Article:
I met with a college essay student today and heard his first attempt at a Common Application essay produced in his high school’s five-day essay prep class. He had picked Prompt #1 (of 7), which is: Some students have a background, identity, interest, or talent that is so meaningful they believe their application would be incomplete without it. If this sounds like you, then please share your story. Now let me go on record that this is usually one of the prompts I ask my students to avoid. As it turns out, 47% of students who apply to colleges using the Common Application answer this particular prompt. My logic is that going with a less popular prompt immediately marks you as a bit more adventurous and also gives you a better chance of standing out. Besides, you really do need something uniquely different so that you can make a real mark with this prompt. Alas, this boy’s great-grandfather was a significant person in both Iran and Israel and was a huge influence on this boy. So, okay, let’s assume we can get our teeth into this and move forward.His essay?
His high school counselor called it a strong first attempt. I would agree with that assessment. The boy had done a decent job of laying out the story of his great-grandfather and then how the great-grandfather’s life had inspired his own. Not bad. But here is the secret to strong personal essays: they must pull the reader in, cause them to really care about the characters, and make the reader feel something by the end of those 650 words. A lump in the throat, a wayward tear, a sniffly nose. These are indicators that the essay evoked some serious emotion. And how is that serious emotion evoked? By digging deep for the real memories that caused this boy to feel so connected to his great-grandfather, throwing in sense details (what he saw, heard, smelled, tasted, felt) to bring the scene to life, and demonstrating through concrete examples how great-granddad’s influence is still alive and well in the boy’s life. That has a chance to bring a tear.
I say to all my students, “If I don’t cry at the end of your essay, then we need to redo the essay.” That is the litmus test for every powerful (and award-winning essay) that has been produced by my many students. “Make me cry and we’re good to go,” I say. And because of some natural proclivity I have to get choked up no matter how many times I’ve heard an essay, this is an amazingly predictable outcome, provided the essay actually is touching. I do not cry on demand, but give me an open, honest and heartwarming story and you can bet the tears will flow.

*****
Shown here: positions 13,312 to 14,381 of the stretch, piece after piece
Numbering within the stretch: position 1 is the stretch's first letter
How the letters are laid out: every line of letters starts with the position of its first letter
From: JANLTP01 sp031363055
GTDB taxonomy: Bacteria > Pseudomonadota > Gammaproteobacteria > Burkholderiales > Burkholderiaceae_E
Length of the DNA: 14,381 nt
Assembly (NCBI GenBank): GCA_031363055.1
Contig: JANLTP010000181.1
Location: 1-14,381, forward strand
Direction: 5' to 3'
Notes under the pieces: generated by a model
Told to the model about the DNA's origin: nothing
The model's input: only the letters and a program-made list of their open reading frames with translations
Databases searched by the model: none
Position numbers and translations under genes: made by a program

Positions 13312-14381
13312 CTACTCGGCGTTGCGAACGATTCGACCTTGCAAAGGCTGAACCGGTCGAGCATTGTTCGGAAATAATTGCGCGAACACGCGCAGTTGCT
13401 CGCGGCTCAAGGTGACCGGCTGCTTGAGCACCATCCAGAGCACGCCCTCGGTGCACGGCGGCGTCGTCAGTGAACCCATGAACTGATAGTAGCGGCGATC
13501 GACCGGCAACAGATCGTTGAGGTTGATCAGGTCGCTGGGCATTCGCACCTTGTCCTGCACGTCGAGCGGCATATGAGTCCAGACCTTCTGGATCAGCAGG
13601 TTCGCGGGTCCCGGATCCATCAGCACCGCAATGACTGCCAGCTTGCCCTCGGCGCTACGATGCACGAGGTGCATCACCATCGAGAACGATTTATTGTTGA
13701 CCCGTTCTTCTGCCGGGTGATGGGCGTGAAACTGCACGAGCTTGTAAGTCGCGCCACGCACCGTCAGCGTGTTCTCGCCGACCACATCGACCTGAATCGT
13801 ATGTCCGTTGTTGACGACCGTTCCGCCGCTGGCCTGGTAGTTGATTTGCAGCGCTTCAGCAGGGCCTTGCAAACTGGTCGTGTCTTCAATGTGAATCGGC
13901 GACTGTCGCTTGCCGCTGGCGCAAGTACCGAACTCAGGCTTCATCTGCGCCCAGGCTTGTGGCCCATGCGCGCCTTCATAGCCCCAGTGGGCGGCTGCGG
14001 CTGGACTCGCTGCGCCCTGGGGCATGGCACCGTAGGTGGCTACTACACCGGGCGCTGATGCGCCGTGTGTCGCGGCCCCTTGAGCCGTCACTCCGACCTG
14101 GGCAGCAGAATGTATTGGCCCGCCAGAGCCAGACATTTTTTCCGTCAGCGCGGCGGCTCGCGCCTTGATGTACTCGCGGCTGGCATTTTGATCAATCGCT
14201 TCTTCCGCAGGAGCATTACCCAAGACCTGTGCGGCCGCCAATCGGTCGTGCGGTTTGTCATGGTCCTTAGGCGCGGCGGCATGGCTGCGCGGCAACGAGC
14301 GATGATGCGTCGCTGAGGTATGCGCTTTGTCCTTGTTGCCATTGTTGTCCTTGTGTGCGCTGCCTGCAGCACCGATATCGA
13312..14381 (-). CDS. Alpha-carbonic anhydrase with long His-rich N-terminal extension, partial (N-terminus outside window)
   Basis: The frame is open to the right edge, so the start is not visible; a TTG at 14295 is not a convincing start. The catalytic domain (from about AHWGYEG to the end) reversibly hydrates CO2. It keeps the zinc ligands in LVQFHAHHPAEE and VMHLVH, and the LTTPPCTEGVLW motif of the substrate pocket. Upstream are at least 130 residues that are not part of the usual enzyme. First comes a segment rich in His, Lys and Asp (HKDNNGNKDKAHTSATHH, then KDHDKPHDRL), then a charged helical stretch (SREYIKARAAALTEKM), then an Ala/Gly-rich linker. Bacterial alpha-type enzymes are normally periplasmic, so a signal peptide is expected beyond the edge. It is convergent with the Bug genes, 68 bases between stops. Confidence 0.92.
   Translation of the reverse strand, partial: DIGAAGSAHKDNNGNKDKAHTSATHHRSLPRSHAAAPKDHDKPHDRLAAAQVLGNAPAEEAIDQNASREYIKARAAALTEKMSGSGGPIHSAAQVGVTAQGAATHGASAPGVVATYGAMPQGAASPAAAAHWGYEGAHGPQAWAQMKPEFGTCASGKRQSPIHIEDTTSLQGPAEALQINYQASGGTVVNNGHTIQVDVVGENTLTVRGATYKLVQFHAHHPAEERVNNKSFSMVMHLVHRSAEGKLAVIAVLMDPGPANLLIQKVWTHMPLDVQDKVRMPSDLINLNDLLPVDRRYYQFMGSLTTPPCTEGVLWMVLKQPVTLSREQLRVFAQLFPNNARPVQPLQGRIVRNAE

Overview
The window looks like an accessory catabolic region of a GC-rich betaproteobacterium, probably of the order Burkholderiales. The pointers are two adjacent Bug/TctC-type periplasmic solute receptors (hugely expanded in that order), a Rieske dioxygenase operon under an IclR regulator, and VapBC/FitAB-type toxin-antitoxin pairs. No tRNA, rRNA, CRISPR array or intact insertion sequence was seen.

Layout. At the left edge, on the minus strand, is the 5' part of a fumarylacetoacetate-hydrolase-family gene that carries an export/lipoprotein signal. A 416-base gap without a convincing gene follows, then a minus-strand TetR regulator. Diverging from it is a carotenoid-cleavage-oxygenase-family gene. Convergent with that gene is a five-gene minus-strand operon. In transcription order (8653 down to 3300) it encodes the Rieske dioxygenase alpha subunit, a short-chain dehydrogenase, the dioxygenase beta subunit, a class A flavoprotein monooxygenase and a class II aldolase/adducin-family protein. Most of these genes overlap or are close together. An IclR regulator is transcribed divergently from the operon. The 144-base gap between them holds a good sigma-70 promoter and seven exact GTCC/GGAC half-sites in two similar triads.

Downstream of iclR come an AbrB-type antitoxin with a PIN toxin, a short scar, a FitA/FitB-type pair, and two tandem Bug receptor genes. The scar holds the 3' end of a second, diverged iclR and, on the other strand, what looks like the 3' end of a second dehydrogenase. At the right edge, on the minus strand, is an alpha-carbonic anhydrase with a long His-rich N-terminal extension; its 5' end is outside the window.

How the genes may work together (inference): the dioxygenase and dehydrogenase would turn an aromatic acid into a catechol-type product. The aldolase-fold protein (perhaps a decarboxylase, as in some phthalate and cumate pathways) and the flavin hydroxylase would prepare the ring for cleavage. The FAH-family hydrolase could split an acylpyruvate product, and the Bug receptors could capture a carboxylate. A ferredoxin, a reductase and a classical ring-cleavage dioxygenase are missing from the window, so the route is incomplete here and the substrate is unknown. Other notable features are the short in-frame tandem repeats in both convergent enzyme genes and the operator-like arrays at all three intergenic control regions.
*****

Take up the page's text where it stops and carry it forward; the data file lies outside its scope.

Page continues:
So, my student and I have a game plan. He will go home and think about all the things about his great-grandfather that stood out to him and made him special. He will think about what he saw, smelled, felt, heard, or tasted that created some connection between him and this wonderful influence in his life. He will remember any stories about great-granddad that my student especially liked and bring them next time to our meeting. From there, we’ll start to build a very specific essay that combines love, affection, and influence with down-to-the-color-of-his-eyes detail.
I think we have something good cooking here. I’ll look forward to getting more of this information so we can shape this story to produce the most powerful essay possible for this 18-year-old boy.
That’s the fun of coaching the writing of these essays. I learn a lot about my students and in the process, we become good friends.
And, of course, I look forward to that moment when I’m reading the completed essay and my throat catches from some sweet detail or lesson learned and I feel the sting of tears in my eyes.
That’s when I know we’re done.
That’s a satisfying feeling.